More information coming soon.
The dust on the 2016 election is beginning to settle. We are tired, bruised, shocked and angry. (I am sure there are more adjectives you can add.)
Thank you to all who helped the Chatham County Democratic Party succeed. Our county performed brilliantly. Your donations, time, dedicated work, and energy made the difference. We have much to be proud of.
I want to specifically thank a few individuals out of the very many: Erika Lindemann for her service and comradery without which this election would have been much more taxing; Sheila Beaudry, Chris Kaman, our CCDP treasurer Linda Batley and the Siler City office team: Karen Mallam, Elizabeth Cox, Jesse Scotton and Lou Forrissi.
For us the election is bittersweet. Every democrat on the ballot in Chatham won the vote in our county. Our turnout was spectacular and as always among the highest in the state. At the local level all races were won by Democrats. We were blessed with great candidates – even in the one race in which two democrats were running against one another both were stellar candidates.
At the state level we did not get the sweeping victory that we have dreamed of for the past four years. But there are positive results:
- Roy Cooper is on track to being elected Governor and replacing a Republican incumbent.
- With a new Democratic Governor, the state and county boards of elections will be controlled by Democrats.
- The NC Supreme Court has Judge Mike Morgan as Chief Justice, and the balance of power on the NC Supreme Court has changed.
- Democrats won county commission seats across the state and split or flipped two that were Republican held
- We gained seats in the General Assembly
- Josh Stein is elected Attorney General
- Beth Wood is reelected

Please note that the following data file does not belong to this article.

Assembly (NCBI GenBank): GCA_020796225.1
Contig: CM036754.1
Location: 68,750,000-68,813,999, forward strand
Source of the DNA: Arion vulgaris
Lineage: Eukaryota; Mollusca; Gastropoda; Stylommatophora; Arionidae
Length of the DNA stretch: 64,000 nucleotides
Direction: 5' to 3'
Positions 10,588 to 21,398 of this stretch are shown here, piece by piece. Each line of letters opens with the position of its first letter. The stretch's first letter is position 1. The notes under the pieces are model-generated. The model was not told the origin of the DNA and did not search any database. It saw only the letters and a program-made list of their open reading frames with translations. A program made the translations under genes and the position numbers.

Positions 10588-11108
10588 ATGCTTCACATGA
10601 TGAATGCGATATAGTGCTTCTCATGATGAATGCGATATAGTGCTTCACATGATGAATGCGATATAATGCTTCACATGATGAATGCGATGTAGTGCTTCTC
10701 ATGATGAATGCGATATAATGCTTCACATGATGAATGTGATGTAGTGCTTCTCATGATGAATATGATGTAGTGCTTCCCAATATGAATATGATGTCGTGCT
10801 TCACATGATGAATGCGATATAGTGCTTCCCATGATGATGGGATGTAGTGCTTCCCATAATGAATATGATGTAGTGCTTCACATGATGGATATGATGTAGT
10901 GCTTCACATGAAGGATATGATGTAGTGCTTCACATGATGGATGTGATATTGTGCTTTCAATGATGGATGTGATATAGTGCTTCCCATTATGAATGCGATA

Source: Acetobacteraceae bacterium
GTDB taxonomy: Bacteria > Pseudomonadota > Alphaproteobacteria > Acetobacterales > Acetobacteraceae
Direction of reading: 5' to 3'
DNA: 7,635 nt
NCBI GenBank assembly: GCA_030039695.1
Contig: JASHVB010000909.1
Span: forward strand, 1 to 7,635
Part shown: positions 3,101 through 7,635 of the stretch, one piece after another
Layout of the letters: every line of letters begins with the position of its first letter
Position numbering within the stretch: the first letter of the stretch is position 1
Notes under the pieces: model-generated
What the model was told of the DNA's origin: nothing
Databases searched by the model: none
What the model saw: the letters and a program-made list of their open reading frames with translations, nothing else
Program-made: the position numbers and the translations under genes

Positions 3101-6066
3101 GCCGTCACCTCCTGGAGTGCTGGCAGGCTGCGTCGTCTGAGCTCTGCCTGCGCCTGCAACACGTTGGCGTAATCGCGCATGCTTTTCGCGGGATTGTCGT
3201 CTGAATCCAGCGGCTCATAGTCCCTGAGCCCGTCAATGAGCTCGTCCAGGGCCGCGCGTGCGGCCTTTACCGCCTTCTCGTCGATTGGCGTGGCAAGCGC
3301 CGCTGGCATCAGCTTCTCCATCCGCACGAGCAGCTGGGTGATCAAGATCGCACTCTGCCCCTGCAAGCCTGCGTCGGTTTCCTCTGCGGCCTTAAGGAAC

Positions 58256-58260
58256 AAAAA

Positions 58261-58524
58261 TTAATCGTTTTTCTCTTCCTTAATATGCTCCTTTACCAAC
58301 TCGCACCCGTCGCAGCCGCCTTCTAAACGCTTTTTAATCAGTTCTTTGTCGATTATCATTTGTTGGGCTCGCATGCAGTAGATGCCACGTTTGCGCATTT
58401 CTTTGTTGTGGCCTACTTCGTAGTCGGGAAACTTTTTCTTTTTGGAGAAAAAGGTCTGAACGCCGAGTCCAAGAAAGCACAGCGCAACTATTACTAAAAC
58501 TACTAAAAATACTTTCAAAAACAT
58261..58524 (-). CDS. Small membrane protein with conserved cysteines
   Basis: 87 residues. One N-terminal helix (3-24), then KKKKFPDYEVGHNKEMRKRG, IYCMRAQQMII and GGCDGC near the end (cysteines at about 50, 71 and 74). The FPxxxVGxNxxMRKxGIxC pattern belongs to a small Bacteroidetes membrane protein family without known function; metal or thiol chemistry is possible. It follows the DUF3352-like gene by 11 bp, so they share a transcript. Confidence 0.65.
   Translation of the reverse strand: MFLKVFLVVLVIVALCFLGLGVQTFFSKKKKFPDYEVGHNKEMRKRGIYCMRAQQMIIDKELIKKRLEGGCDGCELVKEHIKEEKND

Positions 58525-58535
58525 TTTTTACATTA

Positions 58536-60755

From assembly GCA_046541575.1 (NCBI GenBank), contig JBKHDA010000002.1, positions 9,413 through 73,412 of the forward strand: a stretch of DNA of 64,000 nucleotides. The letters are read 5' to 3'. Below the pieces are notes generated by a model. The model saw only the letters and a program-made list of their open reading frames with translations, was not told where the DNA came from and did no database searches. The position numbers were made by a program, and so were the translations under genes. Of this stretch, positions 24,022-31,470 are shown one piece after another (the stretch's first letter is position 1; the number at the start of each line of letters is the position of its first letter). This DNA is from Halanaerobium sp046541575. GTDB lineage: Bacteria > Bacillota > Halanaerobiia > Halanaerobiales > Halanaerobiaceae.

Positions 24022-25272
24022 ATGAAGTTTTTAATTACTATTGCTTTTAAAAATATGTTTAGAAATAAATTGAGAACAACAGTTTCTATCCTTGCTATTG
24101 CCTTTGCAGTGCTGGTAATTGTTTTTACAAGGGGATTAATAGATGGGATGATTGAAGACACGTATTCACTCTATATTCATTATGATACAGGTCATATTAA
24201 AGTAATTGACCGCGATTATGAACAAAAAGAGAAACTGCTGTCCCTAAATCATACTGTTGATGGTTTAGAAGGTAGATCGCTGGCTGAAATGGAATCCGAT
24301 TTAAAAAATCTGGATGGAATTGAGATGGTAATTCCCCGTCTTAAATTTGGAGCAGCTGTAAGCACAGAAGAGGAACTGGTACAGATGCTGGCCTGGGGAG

- Elaine Marshal is reelected
Our shared disappointment at the congressional, senatorial and presidential results is beyond describing.
But what now?
After we mourn and rest, we must not follow the pattern of the past. Our county party Secretary has commented on how I move quickly from focusing on a mistake or bad outcome to “What is the solution?” There are already many articles pointing to the culprits who brought this disaster upon us. Finger pointing is not helpful. What has been the status quo at the state and national level for our party no longer serves us. We must walk a new path.
In Chatham, historically our volunteers and voters have returned to their lives after the election, forgetting about the county and state party “machine.” They often ignore the mid-term elections, where there is no presidential race to generate excitement.
Your state and your country require more of all of us at this time. If you want a different outcome, you must change what you do.
Candidate campaigns are exciting, and people passionately work for candidates. But without a strong state and local party to work year round, we cannot win the majorities we need to impact policy and legislation.
Politics is a cycle, and the gains are incremental.
This is one election. There are important ones ahead as this Facebook post so clearly presents.